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What’s A ‘Good Job,’ Anyway? Redefining the American Dream

by Hanna Brooks Olsen
creativity, featured

good jobs survey

Photo via Flickr

According to a recent Gallup poll,”three in 10 Americans say now is a good time to find a quality job.”  That number may seem low — it’s about the same as it was last month — it’s actually one of the highest it’s been since the 2008 financial crisis. But in an economic climate where more and more workers are looking for alternate streams of income, including freelance work and creative side businesses, what do we mean when we say a “quality job”?

“Fat paychecks, light workloads, and countless vacation days don’t necessarily produce happy employees,” explains Forbes in a piece which highlights companies who go the distance to provide for their employees, “the happiest employees in the US credit their bliss to first-rate employee incentive programs, ample benefits, career advancement programs, and great work-life balance.”

Gallup doesn’t define what a good job actually is — which means that the Americans answering probably themselves have differing definitions. But what makes for happy workers has been studied at length, and it’s changed over time. In the previous century, the labor and farming divisions used to be considered the strongest economic drivers. And while construction, mining, and other reliable jobs have all been trending upwards,  so have jobs which haven’t traditionally been counted or quanitified — like the creative pursuits. And, as they’ve historically had to do, employers are trying to keep up.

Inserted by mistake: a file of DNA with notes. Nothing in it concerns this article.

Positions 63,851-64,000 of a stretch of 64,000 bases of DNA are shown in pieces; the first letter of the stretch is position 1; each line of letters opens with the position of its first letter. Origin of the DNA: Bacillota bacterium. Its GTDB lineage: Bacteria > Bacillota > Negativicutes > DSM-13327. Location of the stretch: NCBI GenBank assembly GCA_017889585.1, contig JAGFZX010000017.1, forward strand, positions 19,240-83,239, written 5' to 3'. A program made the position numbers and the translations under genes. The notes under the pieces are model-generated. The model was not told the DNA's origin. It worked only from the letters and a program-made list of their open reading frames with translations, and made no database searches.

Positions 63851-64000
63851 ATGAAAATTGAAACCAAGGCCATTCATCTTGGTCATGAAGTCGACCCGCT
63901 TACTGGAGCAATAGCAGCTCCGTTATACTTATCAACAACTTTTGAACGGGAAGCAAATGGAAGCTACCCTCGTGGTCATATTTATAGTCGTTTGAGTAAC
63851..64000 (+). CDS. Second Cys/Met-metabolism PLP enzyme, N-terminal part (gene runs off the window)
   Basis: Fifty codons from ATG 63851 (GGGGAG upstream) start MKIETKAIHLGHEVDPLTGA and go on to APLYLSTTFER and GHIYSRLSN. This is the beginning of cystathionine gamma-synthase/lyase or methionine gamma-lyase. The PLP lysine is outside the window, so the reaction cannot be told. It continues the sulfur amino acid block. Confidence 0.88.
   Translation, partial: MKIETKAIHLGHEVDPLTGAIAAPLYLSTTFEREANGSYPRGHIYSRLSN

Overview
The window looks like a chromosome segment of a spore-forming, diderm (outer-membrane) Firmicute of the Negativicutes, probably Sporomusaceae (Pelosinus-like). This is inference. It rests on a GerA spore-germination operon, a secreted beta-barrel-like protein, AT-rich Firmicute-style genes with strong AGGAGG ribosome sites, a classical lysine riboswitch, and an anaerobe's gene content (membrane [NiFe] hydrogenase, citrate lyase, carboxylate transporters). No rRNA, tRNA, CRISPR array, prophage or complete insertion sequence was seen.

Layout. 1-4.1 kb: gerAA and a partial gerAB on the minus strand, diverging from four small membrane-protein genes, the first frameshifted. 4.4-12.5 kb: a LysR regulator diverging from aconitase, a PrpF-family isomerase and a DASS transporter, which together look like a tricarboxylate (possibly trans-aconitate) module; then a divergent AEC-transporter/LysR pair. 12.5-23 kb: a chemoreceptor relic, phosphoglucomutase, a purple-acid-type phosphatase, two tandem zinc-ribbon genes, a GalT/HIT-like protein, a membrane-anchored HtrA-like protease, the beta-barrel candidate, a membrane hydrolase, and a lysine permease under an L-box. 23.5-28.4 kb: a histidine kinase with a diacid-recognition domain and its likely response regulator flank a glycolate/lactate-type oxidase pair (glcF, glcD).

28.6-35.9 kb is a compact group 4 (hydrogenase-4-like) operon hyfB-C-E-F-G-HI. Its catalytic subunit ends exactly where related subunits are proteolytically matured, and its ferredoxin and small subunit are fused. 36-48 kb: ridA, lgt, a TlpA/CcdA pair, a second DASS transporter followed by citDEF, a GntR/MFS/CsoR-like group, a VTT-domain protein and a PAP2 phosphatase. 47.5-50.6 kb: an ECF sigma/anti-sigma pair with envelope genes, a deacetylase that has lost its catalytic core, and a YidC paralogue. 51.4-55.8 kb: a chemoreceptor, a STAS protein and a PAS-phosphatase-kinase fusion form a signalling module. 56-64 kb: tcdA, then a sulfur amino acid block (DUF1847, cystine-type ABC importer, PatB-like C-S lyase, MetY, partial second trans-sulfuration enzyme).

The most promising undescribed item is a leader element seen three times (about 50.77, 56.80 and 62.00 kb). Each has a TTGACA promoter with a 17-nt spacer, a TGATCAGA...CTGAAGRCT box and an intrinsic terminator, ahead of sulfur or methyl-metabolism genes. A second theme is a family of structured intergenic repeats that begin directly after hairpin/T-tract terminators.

Good jobs, for example, didn’t used to include employer health care, something that’s practically expected. Health care as provided by employers was the product of increasing demand for labor, and the need for employers to be able to offer greater incentives lure more able-bodied, smarter workers during the 1920s and 1930s. Now, not only is health care a pretty basic provision of full-time, salaried employment (at least, in white-collar work), employers are upping the bar with wellness programs, on-site gyms, and other health and fitness perks.

Companies aren’t doing it selflessly, though; incentivizing good health among employees is smart for them, too. The CDC reports that “companies that support workplace health have a greater percentage of employees at work every day,” and that “workplace health programs can reduce presenteeism — the measurable extent to which health symptoms, conditions, and diseases adversely affect the work productivity of individuals who choose to remain at work.”

Numerous studies have shown that physically fit employees are happier, and thus, more productive and effective. Which means that employers literally stand to profit by offering perks to workers that keep them in good health and spirits. This push toward acknowledging total health and wellness of workers as a financial boon could be influencing workers — hence, the higher numbers of those who think it’s a good time for a good job.

home office good job

Photo by Sean MacEntee via Flickr